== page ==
Actively listening to serve employees and customers alike
In a business world that prioritizes productivity, speed, and profits, Christians may feel like Monday through Friday belongs to the world while Sunday belongs to God. But Scripture beckons Christians toward a more holistic lifestyle. “Whatever you do,” Paul says in 1 Corinthians, “do it all to the glory of God.”
Christianity Today spoke to five C12 Members who want to do more than simply run another successful company. These leaders want their faith in Christ to be fully integrated into their business practices, influencing everything from production to employee relations, from hiring practices to strategic planning.
Here’s Peter Demos, owner of Demos’ Restaurants.
Image: Photo by Austin Lord
Peter Demos grew up in the family restaurant but began his career as a lawyer. Yet, his heart quickly called him back to the hospitality industry and restaurants rich with memories and possibilities. After successfully running a restaurant for 12 years, he gave his life to Christ in his forties. This was the first act of listening to God that would allow Demos to become who he is now—not only a successful restaurateur of four Demos’ Restaurant and two PDK Southern Kitchen locations but also an author, speaker, and the man at the helm of a dozen entities.
Demos’s understanding of his mission and purpose was further clarified when a trusted mentor told him that he isn’t actually the managing director of the company—God is. Ever since then, Demos has viewed himself as a steward. He reads Scripture every day and fills a board at his office with prayer requests he believes God has asked him and his fellow Christian employees to pray for. And he listens to the needs that arise among his 500+ employees so that he can ask God for ways to help meet their needs.
Take transportation, for example. As gentrification has increased in the Nashville neighborhood surrounding Demos’ Restaurant, some employees had been forced to sell their cars in order to afford housing. Demos realized these employees were walking three to four miles home after long hours on their feet during their shifts at the restaurant. So he created a bike ministry to give away 20 bikes. Each bike was prayed over and given in the name of Jesus.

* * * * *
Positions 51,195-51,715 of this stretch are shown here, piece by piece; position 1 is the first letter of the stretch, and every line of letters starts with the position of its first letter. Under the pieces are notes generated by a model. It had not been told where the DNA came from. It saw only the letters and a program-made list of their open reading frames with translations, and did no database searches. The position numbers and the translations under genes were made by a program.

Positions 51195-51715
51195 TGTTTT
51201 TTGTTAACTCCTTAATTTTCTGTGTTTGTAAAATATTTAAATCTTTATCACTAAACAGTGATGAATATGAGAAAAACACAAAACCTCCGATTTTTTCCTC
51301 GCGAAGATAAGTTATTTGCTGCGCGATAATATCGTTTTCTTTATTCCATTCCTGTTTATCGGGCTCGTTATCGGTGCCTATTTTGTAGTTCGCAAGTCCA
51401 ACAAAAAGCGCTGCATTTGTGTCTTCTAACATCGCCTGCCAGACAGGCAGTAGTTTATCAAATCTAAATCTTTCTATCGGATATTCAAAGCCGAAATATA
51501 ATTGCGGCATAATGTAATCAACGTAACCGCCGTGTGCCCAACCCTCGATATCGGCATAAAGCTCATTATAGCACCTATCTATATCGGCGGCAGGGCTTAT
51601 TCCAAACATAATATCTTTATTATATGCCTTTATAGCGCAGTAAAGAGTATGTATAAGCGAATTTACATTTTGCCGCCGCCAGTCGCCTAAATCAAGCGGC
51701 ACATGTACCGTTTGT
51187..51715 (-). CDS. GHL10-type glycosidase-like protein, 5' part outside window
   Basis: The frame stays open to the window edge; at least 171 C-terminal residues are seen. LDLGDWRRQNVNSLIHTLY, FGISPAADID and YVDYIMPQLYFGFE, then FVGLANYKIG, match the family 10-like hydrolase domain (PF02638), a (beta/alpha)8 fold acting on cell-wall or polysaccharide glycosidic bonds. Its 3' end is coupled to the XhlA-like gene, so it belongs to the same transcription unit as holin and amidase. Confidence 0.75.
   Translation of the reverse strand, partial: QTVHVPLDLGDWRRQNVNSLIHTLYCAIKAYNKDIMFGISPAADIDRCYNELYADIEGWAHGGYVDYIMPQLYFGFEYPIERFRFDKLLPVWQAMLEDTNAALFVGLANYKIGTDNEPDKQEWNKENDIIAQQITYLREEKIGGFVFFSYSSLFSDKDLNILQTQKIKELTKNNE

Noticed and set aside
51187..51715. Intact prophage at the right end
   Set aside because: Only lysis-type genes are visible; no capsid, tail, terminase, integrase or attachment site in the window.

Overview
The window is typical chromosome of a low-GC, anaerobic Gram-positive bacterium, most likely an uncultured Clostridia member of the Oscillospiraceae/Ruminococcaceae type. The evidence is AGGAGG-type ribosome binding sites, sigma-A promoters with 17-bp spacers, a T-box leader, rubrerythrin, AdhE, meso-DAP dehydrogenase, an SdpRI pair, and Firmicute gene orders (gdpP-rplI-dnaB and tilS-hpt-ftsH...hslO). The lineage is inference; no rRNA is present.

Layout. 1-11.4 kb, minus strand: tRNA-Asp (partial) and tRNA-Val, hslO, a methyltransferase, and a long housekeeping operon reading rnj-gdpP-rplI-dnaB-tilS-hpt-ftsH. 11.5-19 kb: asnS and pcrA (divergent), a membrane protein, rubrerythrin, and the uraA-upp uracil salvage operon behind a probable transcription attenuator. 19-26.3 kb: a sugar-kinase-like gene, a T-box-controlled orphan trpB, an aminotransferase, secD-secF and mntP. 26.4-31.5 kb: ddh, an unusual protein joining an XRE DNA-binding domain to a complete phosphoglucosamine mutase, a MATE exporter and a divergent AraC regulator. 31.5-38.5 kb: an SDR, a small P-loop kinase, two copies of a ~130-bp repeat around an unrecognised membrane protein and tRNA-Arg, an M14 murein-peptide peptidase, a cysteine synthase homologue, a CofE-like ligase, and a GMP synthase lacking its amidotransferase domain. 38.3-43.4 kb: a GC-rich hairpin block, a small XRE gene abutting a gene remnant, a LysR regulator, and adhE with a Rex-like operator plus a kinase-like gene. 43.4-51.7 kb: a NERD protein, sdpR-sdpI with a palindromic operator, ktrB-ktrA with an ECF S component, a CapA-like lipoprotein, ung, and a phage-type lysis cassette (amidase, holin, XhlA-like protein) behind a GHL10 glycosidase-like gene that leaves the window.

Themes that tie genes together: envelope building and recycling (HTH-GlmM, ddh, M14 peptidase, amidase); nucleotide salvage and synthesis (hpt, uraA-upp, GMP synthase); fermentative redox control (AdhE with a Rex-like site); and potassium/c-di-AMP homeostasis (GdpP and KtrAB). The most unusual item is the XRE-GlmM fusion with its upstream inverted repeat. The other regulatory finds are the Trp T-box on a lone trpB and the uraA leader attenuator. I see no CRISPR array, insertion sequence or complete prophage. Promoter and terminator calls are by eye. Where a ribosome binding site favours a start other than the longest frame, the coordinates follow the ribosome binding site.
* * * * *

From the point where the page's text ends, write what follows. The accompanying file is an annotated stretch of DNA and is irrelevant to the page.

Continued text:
This careful listening and intentional response coupled with clarifying his motive is imperative to Demos. “I talk about the parable of the talents,” Demos says. “We can sit there and talk about all the nice, good stuff we do [like giving away bikes], but if we don’t share the gospel? Jesus calls that wicked. So we make sure that in our business, we try to [share the gospel] through boldness.”
Demos also listens to his employees through his company’s monthly review process in which employees can provide feedback and submit prayer requests. “Everything that’s written down, whether it’s a joke or a criticism, comes across my desk,” he says. “I carefully review and respond to the needs expressed by my employees.”
Listening and learning from one another finds its fullest expression in the way Demos positions his restaurants as a place where customers’ needs are served with excellence.
“We aren’t being judged compared to everybody else,” he says. “We’re being judged [by our customers] based off the last time [they] came in and ate with us. Every day needs to be an improvement.”
Demos communicates this point however and whenever he can: Other restaurants are not his competition. He is his own competition. And God is his managing director.
“I don’t care what the restaurant down the street is doing,” Demos continues. “If God wants my business to fail, I can’t do anything to stop him. If he’s done with our restaurant, I can’t thwart his plan. However, if he wants it to succeed, he doesn’t have to use me for that. I have to work really hard to be in alignment with what he wants or he’s going to find somebody else to come in and take over the business.”
It’s with this clear-eyed, determined focus that Demos works. He’s still listening—to his customers’ feedback about the menus or his decision to give away Bibles at his restaurants (if they’re upset, Demos says that’s just a chance to share the gospel), to his employees wearing out their shoes trudging to work, to that heart whisper that brought him back to the restaurant industry, and, above all, to his Managing Director.